A cooling fan in a laptop plays a very important role. It cooldowns the processor and other related equipment when the users put excessive pressure (while using heavy programs) on it. By default, it is mostly set at auto speed, if the user puts much pressure on the CPU, the speed of the cooling fan will increase and you might be able to hear the fan noise. While normal usage, its speed would be slow and almost quiet. There is no doubt that the lower temperature of the CPU would increase its lifespan.
For some users, the constantly heating up of the CPU might not be important, they might prefer a noiseless fan over this. At the same time, low CPU temperatures may be the first priority for some users even if the fan is making noise (while running at high speed). That’s why today we have brought you a tutorial in which we will explain three different methods to set the cooling fan’s speed.
Changing Fan Speed Through BIOS
The BIOS in your laptop is basically a program that plays an important role in controlling the hardware. In some laptops, the user can set the speed of the cooling fan through BIOS. You can easily access the BIOS settings by pressing the specific key (mentioned on the boot screen) at the startup. The majority of laptops use Function keys (F1-F12) to have access to BIOS on the startup screen.
After reaching the BIOS, you can find the fan speed’s controlling option in the advance setup or configuration submenu. It depends on your laptop’s make and model. If supported, then you might be able to change the system’s setting and force your fan to run at your desired speed.
Changing Fan Speed Through Windows Power Plan
Some laptops also feature built-in heat sensors and fan controllers which let the users control fan speed through Windows Power Plan settings. Through it, the user can choose different fan control modes.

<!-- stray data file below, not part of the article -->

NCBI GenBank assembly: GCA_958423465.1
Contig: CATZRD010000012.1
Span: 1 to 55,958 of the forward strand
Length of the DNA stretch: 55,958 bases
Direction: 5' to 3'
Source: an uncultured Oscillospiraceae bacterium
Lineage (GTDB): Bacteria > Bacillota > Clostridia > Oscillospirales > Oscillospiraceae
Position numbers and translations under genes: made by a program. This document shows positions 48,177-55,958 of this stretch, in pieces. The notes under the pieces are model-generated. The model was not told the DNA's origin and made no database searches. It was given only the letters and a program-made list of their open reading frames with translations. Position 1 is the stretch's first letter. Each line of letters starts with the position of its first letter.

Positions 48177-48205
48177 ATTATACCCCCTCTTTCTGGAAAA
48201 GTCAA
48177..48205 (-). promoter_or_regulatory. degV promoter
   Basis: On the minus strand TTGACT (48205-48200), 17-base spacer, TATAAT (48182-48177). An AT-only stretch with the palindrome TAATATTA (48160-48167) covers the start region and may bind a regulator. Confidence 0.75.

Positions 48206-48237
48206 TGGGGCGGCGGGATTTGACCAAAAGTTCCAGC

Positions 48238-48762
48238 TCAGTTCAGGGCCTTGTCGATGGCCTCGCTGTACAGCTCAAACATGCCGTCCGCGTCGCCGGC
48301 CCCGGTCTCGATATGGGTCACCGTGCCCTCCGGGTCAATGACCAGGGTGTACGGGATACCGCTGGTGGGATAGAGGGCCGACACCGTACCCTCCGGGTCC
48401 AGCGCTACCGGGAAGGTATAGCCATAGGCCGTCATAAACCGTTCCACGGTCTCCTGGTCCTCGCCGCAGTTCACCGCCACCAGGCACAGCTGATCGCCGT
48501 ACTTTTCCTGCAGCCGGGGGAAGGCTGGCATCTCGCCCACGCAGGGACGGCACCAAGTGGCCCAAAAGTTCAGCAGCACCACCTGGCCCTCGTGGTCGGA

First of all, open the notification area and select the power icon. Now click on “More power options” > “Change plan settings” > “Change advance power settings.” Now the processor power management submenu will appear, here you might see the “System Cooling Policy” option only if your laptop has built-in heat sensors.
On this screen, selecting the “Active” option will make your fan run more frequently. While at a lower temperature, selecting the “Passive” option will set the cooling fan to not run until your notebook’s CPU reaches a higher temperature.
Changing Fan Speed Through Third-Party Applications
Again, if your laptop got heat sensors and fan controllers, you can also use third-party applications instead of Windows built-in settings. Some famous applications like ASUS FanXpert+ (for Windows) and smsFanControl (for Apple Macbook) let you monitor the system’s temperature, and control the fan speed. These applications usually take the help of 4-pin fans which use a pulse width modulated voltages to respond to temperature changes. It is worth mentioning that many laptops didn’t have any controllable cooling fan.
If you have any other queries regarding your laptop, we highly recommended you visit our tips section.